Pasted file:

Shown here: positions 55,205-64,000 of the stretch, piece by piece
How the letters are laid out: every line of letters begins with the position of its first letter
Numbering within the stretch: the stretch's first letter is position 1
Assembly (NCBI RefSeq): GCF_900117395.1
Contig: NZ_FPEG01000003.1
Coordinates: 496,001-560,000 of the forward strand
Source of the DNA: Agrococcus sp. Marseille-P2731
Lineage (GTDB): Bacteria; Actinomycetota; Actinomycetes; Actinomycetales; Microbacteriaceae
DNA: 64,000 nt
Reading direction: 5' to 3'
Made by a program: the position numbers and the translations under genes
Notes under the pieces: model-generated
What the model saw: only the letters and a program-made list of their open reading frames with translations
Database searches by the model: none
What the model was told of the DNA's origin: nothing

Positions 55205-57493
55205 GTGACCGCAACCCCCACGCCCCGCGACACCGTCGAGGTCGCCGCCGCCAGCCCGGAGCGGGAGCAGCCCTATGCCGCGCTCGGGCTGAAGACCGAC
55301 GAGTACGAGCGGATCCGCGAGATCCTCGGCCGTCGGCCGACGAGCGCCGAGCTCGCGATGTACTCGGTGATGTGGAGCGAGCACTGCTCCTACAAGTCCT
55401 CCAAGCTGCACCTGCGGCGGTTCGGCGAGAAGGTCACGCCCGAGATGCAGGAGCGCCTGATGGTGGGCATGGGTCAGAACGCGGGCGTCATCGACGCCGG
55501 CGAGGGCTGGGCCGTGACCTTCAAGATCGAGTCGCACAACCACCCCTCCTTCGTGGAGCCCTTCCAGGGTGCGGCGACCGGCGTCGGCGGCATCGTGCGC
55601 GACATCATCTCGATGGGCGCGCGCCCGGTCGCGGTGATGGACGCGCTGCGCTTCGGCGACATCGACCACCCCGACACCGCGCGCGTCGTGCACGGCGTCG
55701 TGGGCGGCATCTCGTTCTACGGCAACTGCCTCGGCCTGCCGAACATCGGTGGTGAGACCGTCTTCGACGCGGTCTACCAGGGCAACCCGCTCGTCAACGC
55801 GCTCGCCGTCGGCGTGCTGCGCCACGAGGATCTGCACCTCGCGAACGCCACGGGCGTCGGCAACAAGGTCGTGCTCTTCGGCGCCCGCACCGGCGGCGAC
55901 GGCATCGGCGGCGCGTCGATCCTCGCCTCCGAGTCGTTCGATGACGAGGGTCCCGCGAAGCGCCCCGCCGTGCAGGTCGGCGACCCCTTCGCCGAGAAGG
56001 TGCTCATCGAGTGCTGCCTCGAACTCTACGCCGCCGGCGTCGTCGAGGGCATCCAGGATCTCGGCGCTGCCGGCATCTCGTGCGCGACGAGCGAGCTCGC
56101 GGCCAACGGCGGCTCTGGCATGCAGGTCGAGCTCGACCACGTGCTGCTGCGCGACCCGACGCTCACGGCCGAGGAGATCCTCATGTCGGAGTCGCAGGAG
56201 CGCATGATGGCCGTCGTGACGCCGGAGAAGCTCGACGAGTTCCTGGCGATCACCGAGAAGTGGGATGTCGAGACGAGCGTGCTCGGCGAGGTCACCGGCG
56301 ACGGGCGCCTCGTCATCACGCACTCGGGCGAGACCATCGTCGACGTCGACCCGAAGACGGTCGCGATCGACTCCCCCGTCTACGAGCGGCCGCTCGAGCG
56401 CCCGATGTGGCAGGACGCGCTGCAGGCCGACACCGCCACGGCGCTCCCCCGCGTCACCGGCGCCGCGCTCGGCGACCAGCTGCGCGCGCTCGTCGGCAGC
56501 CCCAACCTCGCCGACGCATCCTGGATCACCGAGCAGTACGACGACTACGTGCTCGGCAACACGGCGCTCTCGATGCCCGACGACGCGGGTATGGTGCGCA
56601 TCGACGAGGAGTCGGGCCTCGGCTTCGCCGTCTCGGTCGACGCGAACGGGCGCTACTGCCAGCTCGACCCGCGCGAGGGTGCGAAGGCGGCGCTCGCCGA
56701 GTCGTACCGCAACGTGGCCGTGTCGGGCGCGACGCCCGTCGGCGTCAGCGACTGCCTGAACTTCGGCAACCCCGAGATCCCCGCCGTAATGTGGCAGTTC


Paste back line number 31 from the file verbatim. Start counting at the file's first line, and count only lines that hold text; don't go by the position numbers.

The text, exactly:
56601 TCGACGAGGAGTCGGGCCTCGGCTTCGCCGTCTCGGTCGACGCGAACGGGCGCTACTGCCAGCTCGACCCGCGCGAGGGTGCGAAGGCGGCGCTCGCCGA